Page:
by NATHANIEL NELSON
It’s official –– the former Rollingstone Community School (RCS) is now owned by the city of Rollingstone. On Thursday night, the city of Rollingstone closed on the purchase of the former schoolhouse from MC Properties for $125,000. The building, which is currently home to the city’s municipal office, may be transformed into a daycare or preschool in the future, but if the Winona Area Public Schools (WAPS) Board rescinds its restrictions on the building becoming a schoolhouse, Rollingstone may be one step closer to having a community school once again. With three new board members on WAPS’ seven member board, at least one of whom in favor of lifting the restrictions, those who dream of school-aged children filling the halls are hoping they will find a majority at the WAPS table.
Earlier this year, the WAPS Board voted to close and sell RCS as part of a $1.7-million budget reduction process. The closure was less than popular with some area residents, and the Save Our Schools (SOS) Committee was formed to challenge the closure in court.
When the school was initially put up for sale by the district, the city bid twice on the building for $5,000 and $25,000, but both bids were under the winning bid of $80,000 from MC Properties. Shortly after the school building was sold, negotiations began, with one of the major reasons being the need for rezoning of the property to be used as commercial or multifamily housing, and city leaders stating they were unwilling to rezone.
According to Rollingstone Mayor Paul Kreidermacher, the building will continue being used in its current state for the time being. “Right now, we’re using it as our community center and city office. We still want to get maybe a daycare and preschool, and see what happens,” he explained. Additionally, the outdoor field is used for Little League and other local activities, while a meeting room in the building is open to local organizations who need the space.
However, the goal for the city has remained the same –– bring back the elementary school.
When the schools were initially put on the market, the WAPS Board voted to add a clause that prohibits either RCS or fellow closed school Madison Elementary from being reopened as a k-12 school in the future. Board members Tina Lehnertz, who represents Rollingstone, and Allison Quam voted to rescind the restriction on RCS after a request from a Rollingstone group to build a charter school there, but the motion failed to pass.
Rollingstone City Council member Rachel Larson explained that the city is examining what it wants to do with the building in the coming years, but bringing back the elementary school is at the top of the list.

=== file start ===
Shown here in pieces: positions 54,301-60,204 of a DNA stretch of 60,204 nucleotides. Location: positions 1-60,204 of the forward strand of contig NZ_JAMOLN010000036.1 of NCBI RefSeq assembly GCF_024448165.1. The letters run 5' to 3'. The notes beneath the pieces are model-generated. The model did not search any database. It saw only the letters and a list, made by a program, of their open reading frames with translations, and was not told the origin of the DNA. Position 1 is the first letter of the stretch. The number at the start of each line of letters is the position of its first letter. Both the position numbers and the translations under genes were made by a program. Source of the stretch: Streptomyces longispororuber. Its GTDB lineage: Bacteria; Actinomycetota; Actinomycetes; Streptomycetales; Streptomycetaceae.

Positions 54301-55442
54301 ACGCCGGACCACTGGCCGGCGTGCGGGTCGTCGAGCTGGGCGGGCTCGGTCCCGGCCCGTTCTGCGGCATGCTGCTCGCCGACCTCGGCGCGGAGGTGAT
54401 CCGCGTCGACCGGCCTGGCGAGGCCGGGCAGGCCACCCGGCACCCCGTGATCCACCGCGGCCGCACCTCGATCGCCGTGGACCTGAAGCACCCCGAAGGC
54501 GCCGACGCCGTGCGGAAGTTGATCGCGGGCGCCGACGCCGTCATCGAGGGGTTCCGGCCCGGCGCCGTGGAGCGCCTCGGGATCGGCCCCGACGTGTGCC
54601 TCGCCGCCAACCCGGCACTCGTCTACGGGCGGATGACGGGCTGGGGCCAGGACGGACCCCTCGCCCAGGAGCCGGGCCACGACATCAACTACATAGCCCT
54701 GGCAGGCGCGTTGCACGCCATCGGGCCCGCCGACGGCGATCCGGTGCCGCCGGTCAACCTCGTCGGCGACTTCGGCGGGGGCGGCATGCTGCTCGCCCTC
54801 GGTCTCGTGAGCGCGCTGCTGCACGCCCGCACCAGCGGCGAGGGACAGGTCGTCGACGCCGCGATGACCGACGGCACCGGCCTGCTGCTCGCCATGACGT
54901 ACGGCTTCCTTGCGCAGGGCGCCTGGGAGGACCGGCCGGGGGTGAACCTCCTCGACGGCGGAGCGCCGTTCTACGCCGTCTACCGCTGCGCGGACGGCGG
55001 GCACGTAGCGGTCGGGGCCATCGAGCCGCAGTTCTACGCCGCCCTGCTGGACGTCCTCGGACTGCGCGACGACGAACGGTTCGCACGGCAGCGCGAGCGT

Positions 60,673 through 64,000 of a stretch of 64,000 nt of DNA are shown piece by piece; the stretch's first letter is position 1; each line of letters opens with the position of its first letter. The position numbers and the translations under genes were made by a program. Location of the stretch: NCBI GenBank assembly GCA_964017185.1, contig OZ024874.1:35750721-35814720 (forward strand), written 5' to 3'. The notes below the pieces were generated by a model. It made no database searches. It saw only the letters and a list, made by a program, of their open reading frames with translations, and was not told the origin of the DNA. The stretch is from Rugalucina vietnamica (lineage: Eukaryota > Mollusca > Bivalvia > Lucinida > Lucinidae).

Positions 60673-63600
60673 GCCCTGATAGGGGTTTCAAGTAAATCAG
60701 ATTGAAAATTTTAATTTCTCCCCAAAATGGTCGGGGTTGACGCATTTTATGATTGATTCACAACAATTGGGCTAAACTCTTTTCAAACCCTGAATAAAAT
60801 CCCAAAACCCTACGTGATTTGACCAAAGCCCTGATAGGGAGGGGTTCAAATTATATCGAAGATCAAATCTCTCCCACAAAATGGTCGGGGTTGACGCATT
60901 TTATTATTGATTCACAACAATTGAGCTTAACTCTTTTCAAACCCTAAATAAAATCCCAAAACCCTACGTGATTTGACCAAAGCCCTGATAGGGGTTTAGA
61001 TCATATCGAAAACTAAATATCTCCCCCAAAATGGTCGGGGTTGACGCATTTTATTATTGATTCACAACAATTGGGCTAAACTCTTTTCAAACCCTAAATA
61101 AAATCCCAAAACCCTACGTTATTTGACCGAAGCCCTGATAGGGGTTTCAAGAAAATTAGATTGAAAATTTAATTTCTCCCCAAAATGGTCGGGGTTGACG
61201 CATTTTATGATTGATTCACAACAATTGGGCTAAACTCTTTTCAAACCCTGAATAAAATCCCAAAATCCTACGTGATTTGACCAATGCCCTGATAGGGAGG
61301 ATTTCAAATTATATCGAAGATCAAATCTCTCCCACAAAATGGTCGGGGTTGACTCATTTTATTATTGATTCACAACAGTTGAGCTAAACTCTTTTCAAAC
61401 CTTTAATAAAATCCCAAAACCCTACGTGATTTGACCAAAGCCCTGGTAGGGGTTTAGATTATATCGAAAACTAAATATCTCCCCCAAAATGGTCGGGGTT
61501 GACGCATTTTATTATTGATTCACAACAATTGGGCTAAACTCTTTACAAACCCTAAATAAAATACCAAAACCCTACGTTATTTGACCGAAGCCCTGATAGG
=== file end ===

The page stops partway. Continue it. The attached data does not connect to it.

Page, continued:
“It’s going to depend on a number of things. The deed restriction is in place, and that’s our next hurdle,” Larson said. “We intend to address it with the School Board. There’s nothing set at this point, but we plan to get together and make a plan. That would be the natural next step.”
In the case of a charter school, according to an initial plan provided to the board last May, students would be funneled from the Rollingstone school to WAPS for middle and high school, which could be a boon for the struggling district. In light of the closure, WAPS lost more than half of the school’s students to surrounding districts, so bringing the students back into the fray could stymie some of the effects of the continuing student exodus, which recently topped 180 students.
Board member Karl Sonneman, who was formerly the attorney for Save Our Schools in challenging the district’s closure of Rollingstone and Madison schools, has publicly voiced his support in overturning the board’s decision. In an interview following the election, Sonneman stated one of his biggest focuses would be addressing the stipulation that RCS cannot be reopened as a school.
“We need to support education in Winona, and that’s not a narrow concept. Every student in Winona needs an education, not just in District 861. We need to at least be accommodating to all the possible ways that they can get an education,” he said.
In an interview this week, he doubled-down on his support for the move, explaining that the board should closely examine the potential benefits a charter school may bring to the table.
“I hope the board gives it serious consideration,” Sonneman said. “It was a bad policy when it was adopted and we need to deal with it that way.”
It’s unclear how board members would vote if the motion to rescind the order came before the School Board, but with three new members this year and previous supporters still at the table, Rollingstone may have a fighting chance.
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